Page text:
On January 15, the Dutch government was forced to resign amidst a scandal around its child-care benefits scheme. Systems that were meant to detect misuse of the benefits scheme, mistakenly labelled over 20,000 parents as fraudsters. More crucially, a disproportionate amount of those labelled as fraudsters had an immigration background.
Amongst the upheaval, little attention was brought to the fact that the tax authority was making use of algorithms to guide its decision-making. In a report by the Dutch Data Protection Authority, it became clear that a ‘self-learning’ algorithm was used to classify the benefit claims. Its role was to learn which claims had the highest risk of being false. The risk-classification model served as a first filter; officials then scrutinized the claims with the highest risk label. As it turns out, certain claims by parents with double citizenship were systematically identified by the algorithm as high-risk, and officials then hastily marked those claims as fraudulent.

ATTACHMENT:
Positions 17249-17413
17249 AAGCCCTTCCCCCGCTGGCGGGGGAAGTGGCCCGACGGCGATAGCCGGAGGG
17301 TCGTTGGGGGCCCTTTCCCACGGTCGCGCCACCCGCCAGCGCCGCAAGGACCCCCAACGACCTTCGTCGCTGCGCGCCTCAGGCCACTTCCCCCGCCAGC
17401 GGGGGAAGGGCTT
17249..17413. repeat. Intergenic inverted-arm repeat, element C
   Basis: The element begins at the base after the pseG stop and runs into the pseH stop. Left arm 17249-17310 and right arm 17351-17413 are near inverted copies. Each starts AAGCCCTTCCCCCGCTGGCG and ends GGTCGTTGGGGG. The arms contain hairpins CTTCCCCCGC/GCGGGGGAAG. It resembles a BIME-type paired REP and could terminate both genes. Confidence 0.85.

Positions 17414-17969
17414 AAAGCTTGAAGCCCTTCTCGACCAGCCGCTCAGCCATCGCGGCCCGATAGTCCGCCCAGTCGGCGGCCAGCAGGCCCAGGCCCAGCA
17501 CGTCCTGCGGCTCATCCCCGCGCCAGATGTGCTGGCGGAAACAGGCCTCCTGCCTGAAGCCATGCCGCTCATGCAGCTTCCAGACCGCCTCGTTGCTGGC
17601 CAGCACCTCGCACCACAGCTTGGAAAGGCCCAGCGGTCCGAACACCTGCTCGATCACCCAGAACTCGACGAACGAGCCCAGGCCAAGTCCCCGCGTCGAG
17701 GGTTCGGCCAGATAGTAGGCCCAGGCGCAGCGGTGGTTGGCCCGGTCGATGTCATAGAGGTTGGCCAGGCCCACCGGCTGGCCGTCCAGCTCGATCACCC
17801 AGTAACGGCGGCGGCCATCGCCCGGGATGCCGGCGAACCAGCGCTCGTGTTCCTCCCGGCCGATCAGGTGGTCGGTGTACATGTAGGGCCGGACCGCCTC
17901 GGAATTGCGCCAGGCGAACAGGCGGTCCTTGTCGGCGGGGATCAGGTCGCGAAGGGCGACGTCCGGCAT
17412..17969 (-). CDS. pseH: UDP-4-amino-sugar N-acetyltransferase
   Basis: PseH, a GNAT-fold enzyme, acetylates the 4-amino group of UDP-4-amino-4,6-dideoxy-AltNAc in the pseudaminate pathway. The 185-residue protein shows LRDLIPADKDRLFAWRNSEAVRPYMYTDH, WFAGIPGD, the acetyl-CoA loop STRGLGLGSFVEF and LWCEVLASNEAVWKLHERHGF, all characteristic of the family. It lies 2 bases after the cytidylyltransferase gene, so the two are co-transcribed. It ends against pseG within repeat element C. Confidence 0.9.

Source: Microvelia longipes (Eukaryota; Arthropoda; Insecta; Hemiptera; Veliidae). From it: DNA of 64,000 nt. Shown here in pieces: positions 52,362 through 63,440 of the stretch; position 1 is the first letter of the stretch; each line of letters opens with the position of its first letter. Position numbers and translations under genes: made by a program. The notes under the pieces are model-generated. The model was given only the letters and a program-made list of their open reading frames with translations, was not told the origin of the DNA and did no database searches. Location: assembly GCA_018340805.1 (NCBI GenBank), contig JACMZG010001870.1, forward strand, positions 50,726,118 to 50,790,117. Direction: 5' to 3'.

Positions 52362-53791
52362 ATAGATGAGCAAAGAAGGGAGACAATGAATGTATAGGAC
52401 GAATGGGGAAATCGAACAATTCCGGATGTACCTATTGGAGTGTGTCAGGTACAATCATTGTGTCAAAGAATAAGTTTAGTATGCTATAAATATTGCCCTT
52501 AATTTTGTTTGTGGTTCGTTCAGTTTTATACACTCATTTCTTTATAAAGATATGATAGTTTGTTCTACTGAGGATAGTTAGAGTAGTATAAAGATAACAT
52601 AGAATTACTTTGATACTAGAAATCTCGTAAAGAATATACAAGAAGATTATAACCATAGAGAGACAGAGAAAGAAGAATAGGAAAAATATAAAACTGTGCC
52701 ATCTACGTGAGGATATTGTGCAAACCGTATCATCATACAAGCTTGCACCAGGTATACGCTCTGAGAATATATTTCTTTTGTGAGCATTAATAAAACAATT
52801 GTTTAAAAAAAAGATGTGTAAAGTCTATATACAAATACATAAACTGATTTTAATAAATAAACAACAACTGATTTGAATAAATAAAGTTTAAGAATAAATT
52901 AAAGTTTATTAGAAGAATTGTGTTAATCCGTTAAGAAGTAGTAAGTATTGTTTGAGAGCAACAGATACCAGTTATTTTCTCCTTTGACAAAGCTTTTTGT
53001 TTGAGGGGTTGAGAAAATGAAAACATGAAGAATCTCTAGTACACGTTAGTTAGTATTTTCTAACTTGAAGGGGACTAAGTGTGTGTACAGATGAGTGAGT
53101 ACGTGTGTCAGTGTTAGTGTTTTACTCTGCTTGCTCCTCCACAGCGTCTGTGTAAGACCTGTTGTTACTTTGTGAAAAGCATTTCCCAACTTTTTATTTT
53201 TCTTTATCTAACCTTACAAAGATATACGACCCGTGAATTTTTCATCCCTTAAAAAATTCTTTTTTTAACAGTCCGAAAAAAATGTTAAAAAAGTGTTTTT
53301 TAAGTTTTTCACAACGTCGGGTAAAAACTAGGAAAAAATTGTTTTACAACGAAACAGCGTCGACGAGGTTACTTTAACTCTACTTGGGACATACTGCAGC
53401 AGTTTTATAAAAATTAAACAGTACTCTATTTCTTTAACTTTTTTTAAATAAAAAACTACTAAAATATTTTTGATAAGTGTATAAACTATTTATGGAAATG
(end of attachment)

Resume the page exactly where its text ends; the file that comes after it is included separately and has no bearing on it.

It is difficult to identify what led the algorithm to such a biased output, and that is precisely one of the core problems. This blogpost argues that the Dutch scandal should serve as a cautionary lesson for agencies who want to make use of algorithmic enforcement tools and stresses the need for dedicated governance structures within such agencies to prevent missteps.